This fifth volume of ""Research in Collegiate Mathematics Education"" (RCME) presents state-of-the-art research on understanding, teaching, and learning mathematics at the post-secondary level. The articles in RCME are peer-reviewed for two major features: advancing our understanding of collegiate mathematics education, and readability by a wide audience of practicing mathematicians interested in issues affecting their own students. This is not a collection of scholarly arcana, but a compilation of useful and informative research regarding the ways our students think about and learn mathematics.The volume begins with a study from Mexico of the cross-cutting concept of variable followed by two studies dealing with aspects of calculus reform. The next study frames its discussion of students' conceptions of infinite sets using the psychological work of Efraim Fischbein on (mathematical) intuition. This is followed by two papers concerned with APOS theory and other frameworks regarding mathematical understanding. The final study provides some preliminary results on student learning using technology when lessons are delivered via the Internet. Whether specialists in education or mathematicians interested in finding out about the field, readers will obtain new insights about teaching and learning and will take away ideas they can use.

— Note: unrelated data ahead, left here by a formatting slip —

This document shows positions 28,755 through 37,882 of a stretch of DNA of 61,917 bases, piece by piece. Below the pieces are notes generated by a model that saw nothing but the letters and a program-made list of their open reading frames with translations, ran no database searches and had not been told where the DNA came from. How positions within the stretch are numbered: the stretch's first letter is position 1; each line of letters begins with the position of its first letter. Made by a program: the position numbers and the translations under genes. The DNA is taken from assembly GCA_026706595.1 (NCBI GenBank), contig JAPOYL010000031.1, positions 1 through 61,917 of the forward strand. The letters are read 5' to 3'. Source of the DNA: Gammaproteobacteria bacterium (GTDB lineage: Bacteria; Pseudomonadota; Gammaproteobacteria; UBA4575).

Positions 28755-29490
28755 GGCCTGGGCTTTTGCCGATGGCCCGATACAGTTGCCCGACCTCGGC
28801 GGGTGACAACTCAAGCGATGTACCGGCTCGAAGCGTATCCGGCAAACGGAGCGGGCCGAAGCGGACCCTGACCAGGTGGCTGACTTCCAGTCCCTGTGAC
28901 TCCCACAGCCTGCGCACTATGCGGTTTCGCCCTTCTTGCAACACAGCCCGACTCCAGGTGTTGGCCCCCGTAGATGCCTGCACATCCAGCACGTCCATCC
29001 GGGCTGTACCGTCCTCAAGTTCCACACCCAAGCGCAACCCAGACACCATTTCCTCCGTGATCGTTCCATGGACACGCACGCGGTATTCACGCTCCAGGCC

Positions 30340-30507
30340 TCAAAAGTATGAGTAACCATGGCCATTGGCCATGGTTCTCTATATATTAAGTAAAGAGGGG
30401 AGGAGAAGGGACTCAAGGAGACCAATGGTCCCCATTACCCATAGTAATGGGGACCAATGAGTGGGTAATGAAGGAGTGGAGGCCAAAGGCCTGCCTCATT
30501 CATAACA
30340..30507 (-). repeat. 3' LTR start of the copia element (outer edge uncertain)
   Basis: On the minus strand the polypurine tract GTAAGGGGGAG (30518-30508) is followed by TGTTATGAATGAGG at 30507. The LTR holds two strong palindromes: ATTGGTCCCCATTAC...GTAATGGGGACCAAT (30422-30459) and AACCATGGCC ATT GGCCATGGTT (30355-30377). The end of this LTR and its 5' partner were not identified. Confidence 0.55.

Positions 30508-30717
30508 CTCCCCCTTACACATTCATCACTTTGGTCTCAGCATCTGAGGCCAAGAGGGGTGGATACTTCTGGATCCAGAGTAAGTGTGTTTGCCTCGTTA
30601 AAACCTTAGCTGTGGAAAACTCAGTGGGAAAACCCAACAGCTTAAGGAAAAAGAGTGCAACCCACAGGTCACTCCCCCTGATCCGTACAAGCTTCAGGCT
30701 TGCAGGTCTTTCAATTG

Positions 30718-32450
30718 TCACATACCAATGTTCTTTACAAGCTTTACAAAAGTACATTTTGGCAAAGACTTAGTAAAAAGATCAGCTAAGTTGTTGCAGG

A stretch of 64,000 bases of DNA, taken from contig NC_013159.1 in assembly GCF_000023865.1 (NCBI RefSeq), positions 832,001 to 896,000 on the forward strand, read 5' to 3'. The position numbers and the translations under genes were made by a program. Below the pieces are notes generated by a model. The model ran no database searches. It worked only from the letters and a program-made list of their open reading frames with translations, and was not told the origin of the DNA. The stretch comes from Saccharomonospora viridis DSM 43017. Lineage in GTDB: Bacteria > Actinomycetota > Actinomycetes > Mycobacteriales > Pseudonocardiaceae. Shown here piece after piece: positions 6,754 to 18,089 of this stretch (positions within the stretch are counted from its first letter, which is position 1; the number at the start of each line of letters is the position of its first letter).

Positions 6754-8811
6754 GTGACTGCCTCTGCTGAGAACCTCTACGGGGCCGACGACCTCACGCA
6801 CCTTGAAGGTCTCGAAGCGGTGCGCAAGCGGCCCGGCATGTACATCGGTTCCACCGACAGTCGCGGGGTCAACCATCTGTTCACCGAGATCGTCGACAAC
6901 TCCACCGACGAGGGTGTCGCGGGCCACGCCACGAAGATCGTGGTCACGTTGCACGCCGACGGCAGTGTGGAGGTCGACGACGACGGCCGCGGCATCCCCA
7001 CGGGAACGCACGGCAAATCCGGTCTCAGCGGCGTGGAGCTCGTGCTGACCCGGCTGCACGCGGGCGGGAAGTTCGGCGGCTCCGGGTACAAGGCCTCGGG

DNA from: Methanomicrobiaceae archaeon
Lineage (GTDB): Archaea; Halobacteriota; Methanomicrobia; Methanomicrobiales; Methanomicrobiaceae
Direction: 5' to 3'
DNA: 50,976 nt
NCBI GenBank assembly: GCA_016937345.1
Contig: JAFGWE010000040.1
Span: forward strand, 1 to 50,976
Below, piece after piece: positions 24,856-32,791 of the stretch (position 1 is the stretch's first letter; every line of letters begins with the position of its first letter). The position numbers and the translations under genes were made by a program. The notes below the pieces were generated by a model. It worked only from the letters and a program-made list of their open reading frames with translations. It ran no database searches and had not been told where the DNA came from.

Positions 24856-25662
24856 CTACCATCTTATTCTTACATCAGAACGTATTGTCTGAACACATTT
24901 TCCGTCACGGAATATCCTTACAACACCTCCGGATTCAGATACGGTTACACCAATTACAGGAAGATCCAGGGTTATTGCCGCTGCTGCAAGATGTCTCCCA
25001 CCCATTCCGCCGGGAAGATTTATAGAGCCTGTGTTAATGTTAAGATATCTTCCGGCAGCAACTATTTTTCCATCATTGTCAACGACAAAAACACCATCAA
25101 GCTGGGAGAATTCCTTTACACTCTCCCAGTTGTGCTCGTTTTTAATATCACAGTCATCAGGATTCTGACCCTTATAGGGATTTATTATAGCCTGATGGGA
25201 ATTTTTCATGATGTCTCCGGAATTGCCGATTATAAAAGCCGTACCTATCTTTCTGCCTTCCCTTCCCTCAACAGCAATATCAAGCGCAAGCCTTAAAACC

First-year undergraduates' difficulties in working with different uses of variable by M. Trigueros and S. Ursini Cooperative learning in calculus reform: What have we learned? by A. Herzig and D. T. Kung Calculus reform and traditional students' use of calculus in an engineering mechanics course by C. Roddick Primary intuitions and instruction: The case of actual infinity by P. Tsamir Student performance and attitudes in courses based on APOS theory and the ACE teaching cycle by K. Weller, J. M. Clark, E. Dubinsky, S. Loch, M. A. McDonald, and R. R. Merkovsky Models and theories of mathematical understanding: Comparing Pirie and Kieren's model of the growth of mathematical understanding and APOS theory by D. E. Meel The nature of learning in interactive technological environments: A proposal for a research agenda based on grounded theory by J. Bookman and D. Malone.